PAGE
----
Jenny Baker
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Editor’s Column: Introductions, Gratitude, & Looking Ahead

Adriane M. F. Sanders

Hello dear TIP readers! I am so pleased to introduce myself in my first official issue as the new editor of TIP. I’m still pinching myself a bit. I have loved TIP since I first discovered it in grad school, and though my readership has waxed and waned (and waxed again) over the years as busyness has permitted, my fondness has never changed. In my early readership, it was a way to feel connected to others in training like me and learn about the field. With time, it became an easily accessible way to get a sense of what topics/issues were trending in our field. Later, as I became more interested and active in the SIOP organization, it was a place to stay informed via insider news and reports. And now, as I sit “behind the desk” of the publication, it feels very much like all three of these stages have come together. Once again, I feel that connection that originally drew me in, only now it goes much further, to include such a wide array of people and topics. It feels like new terrain and, yet, home at the same time.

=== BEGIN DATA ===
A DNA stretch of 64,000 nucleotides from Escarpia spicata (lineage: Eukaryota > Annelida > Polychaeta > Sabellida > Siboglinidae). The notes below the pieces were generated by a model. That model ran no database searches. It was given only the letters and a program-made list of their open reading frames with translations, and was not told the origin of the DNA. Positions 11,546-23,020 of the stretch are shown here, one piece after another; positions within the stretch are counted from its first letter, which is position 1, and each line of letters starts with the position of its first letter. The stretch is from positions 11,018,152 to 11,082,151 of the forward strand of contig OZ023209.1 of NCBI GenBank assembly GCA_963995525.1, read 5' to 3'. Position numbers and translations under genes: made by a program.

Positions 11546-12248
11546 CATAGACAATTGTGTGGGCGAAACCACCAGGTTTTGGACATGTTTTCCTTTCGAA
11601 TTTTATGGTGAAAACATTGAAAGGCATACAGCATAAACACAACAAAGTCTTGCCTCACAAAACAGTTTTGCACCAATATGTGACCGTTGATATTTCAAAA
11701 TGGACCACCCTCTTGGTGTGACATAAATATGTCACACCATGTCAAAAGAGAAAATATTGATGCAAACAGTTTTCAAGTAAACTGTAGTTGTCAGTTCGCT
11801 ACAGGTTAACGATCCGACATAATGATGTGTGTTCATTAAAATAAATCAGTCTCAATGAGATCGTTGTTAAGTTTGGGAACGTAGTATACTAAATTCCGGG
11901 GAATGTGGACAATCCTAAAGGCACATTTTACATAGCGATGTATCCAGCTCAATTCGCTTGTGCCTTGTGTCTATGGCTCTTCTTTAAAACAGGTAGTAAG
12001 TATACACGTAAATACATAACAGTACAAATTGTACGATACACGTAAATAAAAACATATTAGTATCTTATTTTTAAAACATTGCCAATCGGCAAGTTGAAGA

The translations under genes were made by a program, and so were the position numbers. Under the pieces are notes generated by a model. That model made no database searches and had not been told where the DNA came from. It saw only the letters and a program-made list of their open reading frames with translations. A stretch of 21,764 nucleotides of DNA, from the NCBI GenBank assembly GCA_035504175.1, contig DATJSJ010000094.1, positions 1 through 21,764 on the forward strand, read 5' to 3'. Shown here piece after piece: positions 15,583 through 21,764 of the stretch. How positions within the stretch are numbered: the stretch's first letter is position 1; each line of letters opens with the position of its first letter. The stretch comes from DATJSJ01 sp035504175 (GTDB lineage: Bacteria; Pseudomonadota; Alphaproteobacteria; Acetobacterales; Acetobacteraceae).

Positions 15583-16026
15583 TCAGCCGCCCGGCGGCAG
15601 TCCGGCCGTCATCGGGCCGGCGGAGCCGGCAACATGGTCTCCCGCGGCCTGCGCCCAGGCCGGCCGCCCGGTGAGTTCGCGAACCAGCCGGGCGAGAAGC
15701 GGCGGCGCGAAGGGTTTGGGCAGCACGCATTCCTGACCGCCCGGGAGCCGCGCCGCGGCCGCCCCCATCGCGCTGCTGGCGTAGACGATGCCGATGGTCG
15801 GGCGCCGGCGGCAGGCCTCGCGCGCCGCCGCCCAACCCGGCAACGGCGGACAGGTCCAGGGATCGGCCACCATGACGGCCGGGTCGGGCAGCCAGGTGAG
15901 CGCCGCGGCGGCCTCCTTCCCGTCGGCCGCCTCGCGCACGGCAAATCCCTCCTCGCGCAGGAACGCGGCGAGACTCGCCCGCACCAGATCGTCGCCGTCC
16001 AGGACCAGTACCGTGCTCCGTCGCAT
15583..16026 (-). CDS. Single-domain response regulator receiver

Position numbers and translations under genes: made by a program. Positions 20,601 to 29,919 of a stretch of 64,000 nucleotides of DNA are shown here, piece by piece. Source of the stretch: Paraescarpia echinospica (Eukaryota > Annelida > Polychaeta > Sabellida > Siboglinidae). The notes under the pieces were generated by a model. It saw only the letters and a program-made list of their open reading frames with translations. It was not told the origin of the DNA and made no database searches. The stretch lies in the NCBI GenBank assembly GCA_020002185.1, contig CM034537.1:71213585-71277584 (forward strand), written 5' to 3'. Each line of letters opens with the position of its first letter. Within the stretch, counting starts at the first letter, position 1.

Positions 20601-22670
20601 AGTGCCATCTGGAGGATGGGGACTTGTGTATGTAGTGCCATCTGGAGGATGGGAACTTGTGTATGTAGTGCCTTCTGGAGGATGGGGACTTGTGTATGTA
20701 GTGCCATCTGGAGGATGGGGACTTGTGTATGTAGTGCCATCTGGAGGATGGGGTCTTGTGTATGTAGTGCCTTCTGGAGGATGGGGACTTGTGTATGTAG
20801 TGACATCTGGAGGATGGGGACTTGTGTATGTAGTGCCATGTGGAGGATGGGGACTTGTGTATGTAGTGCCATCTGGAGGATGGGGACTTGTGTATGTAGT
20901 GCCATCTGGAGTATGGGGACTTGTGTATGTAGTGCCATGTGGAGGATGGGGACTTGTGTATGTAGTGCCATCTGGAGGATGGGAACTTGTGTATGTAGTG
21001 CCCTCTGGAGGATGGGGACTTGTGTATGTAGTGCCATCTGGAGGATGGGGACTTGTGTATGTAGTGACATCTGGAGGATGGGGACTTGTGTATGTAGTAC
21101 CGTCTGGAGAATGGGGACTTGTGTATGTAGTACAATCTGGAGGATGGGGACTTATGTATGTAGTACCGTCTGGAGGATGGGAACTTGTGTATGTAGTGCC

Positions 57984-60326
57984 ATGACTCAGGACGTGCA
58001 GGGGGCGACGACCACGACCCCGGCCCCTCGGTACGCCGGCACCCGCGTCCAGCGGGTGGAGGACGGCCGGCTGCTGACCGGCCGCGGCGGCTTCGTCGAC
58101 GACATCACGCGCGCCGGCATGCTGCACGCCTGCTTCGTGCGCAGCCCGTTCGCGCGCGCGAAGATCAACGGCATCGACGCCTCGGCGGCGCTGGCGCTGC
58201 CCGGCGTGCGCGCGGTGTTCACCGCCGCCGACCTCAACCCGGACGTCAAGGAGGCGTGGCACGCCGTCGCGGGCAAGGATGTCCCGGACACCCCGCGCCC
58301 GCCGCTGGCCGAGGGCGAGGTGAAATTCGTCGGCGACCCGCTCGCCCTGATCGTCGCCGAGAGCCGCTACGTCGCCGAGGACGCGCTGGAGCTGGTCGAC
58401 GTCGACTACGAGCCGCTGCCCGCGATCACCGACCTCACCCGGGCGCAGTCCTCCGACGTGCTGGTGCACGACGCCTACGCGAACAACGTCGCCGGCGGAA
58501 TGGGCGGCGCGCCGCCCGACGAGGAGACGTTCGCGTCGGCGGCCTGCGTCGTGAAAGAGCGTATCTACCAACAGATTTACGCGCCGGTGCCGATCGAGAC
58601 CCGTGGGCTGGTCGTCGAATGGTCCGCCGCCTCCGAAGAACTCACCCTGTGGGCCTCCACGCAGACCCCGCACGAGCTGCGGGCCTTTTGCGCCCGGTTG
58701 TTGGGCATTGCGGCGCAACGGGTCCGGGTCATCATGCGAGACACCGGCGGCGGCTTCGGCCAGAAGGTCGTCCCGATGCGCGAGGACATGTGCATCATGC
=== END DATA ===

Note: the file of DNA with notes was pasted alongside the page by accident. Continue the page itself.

Before getting too far along in this inaugural column, I must give thanks. Our former editor, ./Steven Toaddy, so generously spent the past year training me, gradually letting me take on a more active role in administrative and editing responsibilities, and continues to provide encouragement and support; thank you. I’d also like to thank everyone who contributed to or participated in the chair training sessions held at this year’s annual conference. By the time it rolled around (after the conference closing lunch), I was already in that euphoric-exhausted stage of the conference, but the presenters and facilitators kept it light and relevant; I learned so much! Though it’s not my first time serving on a SIOP committee, it is my first time “chairing” one and thus, participating in the annual chair training sessions. It truly felt like I had been granted a backstage pass to I-Opalooza—mysterious and exciting—and what I found was the most welcoming, supportive group of extended I-O family; thank you. And I can’t miss a chance to profess my unyielding gratitude and love (yeah, I said it!) for my immediate I-O fam. The ones who have been with me since my training at The University of Memphis. I was one of the lucky ones who found a strong network of peers in my PhD program and still count them as colleagues, collaborators, and best of friends to this day. And I absolutely would not be where I am today if it were not for the ongoing guidance, support, and friendship of my mentor, Ron Landis. I also want to give sincere thanks to the outgoing and incoming SIOP Presidents, Steven Rogelberg and Mo Wang, for helping me feel welcomed and empowered in this new role.